Yes, FT, that’s the same headline as yours. Because you didn’t write what’s at stake. I don’t know if anyone really cares exactly how many votes one side or the other gets; certainly the idea that this is a “plebiscite” is totally overplayed and evidence-free. What’s at stake is how many mayoral offices are controlled by the pro-central-government PSUV, and how many are controlled by other parties, broadly called “the opposition.” There are two things at stake here.

First, at the local level, in Caracas, an opposition sweep* would allow the city to become governable. The PSUV mayor of Libertador borough, the governor of the Federal Region, and central government have boycotted all cooperation with the opposition mayors of Caracas’ four eastern boroughs, Sucre, Chacao, Baruta and El Hatillo. As a result, you get absurd situations such as nice new, broad sidewalks in Chacao that end abruptly at the River Guaire, where pedestrians are forced into the busy street in order to cross the only bridge for a kilometer in either direction. Or worse, the lack of coordination between planning of streets, buses, cable cars and subway. Or competing police jurisdictions. And most of all, the sad sight of poorer opposition areas, especially Sucre, being left without the money to collect trash or permission to raise trash rates, while Libertador gets all the money it can spend to beautify plazas and historic buildings. So for Caracas itself, there is the chance to stop being the worst capital in South America, and to start living up to its potential — it could be a marvelous city.

Second, much more important, having more mayoral offices would make it much easier for the opposition to mount a recall campaign at the midpoint of President Nicolas Maduro’s term. The constitution allows for recalls, but as the opposition has seen in repeated elections since 2006, all politics are local. And winning a national race requires local organizing. Who carries voters to the polls in special buses? Who has the money to cover the city in campaign propaganda for one side or the other? Mayors matter at election time.

Other than that, as you say, not much to see here. The PSUV has treated the campaign as a bit of a joke, while the opposition has preferred to spend money fighting over a tiny number of votes in El Hatillo while there are almost no posters, grafittis or any other public displays of support for the regional mayor candidate or the candidate for Libertador, Ismael Garcia. Here in Caracas, I see no window signs, almost no soaped-up car windscreens favoring one side or the other (I’ve seen two pro-PSUV camioneticas in three weeks, not quite a campaign), no catchy campaign jingles, few billboards, no clever little marketing campaigns like the last Chávez election, when they gave out PSUV jewelry and silkscreens. None of that. I predict low turnout.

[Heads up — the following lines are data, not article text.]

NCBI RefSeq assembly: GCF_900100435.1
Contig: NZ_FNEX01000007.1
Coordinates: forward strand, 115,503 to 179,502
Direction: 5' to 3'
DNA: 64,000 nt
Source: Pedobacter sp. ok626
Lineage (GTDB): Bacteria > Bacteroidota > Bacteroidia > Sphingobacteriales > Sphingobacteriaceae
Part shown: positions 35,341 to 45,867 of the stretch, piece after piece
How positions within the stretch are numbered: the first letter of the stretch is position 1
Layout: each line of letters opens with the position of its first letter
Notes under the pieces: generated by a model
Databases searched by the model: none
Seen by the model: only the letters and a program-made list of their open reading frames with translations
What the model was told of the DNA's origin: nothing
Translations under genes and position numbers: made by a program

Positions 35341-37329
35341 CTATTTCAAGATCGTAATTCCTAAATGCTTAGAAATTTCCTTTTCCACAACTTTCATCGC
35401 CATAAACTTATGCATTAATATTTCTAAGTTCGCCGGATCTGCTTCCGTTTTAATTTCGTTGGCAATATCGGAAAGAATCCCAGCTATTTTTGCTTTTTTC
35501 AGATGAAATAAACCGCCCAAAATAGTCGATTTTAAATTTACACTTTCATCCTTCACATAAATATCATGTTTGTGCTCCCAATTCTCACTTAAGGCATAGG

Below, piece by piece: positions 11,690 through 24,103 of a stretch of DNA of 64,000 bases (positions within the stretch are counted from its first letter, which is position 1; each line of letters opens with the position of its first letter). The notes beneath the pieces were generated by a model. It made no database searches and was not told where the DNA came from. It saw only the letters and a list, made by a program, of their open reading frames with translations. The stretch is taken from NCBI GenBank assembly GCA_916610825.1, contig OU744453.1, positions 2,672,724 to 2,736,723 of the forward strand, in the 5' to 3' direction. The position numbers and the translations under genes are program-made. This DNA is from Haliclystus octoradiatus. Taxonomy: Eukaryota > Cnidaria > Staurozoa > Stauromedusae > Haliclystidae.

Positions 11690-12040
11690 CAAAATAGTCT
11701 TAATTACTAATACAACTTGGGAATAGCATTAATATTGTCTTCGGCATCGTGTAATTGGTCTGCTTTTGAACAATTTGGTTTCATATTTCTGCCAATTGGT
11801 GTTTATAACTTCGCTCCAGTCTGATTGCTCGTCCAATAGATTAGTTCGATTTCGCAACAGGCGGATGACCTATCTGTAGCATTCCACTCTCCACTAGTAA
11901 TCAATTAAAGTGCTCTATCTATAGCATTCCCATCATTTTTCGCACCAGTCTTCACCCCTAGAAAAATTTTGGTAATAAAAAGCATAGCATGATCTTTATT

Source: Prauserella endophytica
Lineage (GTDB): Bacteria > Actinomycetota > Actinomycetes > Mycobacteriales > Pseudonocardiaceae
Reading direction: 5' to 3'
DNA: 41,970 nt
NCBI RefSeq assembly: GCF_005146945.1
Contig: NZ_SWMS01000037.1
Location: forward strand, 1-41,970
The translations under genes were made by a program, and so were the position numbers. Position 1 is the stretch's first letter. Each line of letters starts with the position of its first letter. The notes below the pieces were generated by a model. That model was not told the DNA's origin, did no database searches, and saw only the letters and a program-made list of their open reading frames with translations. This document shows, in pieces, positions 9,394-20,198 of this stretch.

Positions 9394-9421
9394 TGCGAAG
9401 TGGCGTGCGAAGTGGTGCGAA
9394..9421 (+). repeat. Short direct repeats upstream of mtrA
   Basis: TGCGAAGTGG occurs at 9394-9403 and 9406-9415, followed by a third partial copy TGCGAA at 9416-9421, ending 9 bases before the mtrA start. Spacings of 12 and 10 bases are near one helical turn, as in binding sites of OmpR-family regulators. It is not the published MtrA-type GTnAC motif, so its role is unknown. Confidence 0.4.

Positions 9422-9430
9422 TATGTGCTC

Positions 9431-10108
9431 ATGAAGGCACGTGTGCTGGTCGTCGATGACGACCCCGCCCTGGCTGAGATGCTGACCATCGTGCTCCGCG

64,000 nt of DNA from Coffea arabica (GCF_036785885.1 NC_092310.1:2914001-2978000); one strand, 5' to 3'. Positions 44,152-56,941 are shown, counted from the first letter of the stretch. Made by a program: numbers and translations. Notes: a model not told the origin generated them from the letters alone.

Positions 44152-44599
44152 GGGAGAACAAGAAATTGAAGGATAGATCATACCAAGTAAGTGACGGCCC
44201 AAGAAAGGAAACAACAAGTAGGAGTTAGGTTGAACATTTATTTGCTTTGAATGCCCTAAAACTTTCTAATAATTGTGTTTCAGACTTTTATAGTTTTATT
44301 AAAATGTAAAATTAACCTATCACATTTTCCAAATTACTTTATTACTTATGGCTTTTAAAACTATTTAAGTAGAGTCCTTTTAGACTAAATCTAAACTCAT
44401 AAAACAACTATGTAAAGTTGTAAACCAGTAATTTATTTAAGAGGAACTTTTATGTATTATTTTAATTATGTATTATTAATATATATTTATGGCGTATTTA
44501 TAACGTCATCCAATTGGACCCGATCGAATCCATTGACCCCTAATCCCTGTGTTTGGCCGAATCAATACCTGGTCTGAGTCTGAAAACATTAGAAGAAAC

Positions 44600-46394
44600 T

*UPDATE: Just to be clear, this is extremely unlikely, as Libertador is reasonably rojo-rojito, and more importantly, the government really, really doesn’t want to lose it. Even less likely would be a PSUV sweep, as Chacao, Baruta and El Hatillo are all extremely pro-opposition territories.

Who is buying the bolivars? (Mystery solved, depressingly)

Chocolate

What bolivars will buy you

It used to be that the Venezuelan state participated in the country’s currency black market, dodging its own currency controls for fun and profit. Market players have told me they always assumed state oil company PDVSA was the source of the $100 million a week or more that were dumped into the old parallel market via selected brokers. After the parallel market was banned and became a black market, the government continued to speculate on dollar-bolivar spreads and moves. The mechanisms got more mysterious; one game being played by the PDVSA pension fund, was revealed in US court.

It now looks like the Venezuelan state halted its participation in the market sometime just over a year ago. It’s uncanny how the timing lines up with the Amuay explosion and the resulting massive importation of US motor fuel.

But still, someone is buying bolivars. It’s not tourists. There simply aren’t many foreign tourists in Venezuela. Expat workers buy some, yes. But I’ve heard from Venezuelans who have recently gone to Colombia that there is a fierce demand for cheap bolivars in Cúcuta, Colombia. 

What do these Colombians do with those bolivars? They go to Venezuela and go shopping. Without bolivars, they can’t buy up price-controlled goods, cheap home appliances and even cheaper than you might expect wristwatches, and also pay off border officers on the return trip loaded with cheap milk. Let’s see what happens after Christmas, I’m chatting with one expert who predicts an further drop in the bolivar once Christmas-shopping Colombians stop propping up the price.

The price of a bolivar is already low, now to somewhere around 65. With prices like that, 160 bolivars for a 400-gram El Rey chocolate tablet at the Mercado de Chacao is about $2.50, or about half of what an 80-gram chocolate bar of the same quality would normally cost in a normal country. Yes, I’m stocking up. There is a slight surcharge on the milk chocolate bars, because, you guessed it, there’s no milk.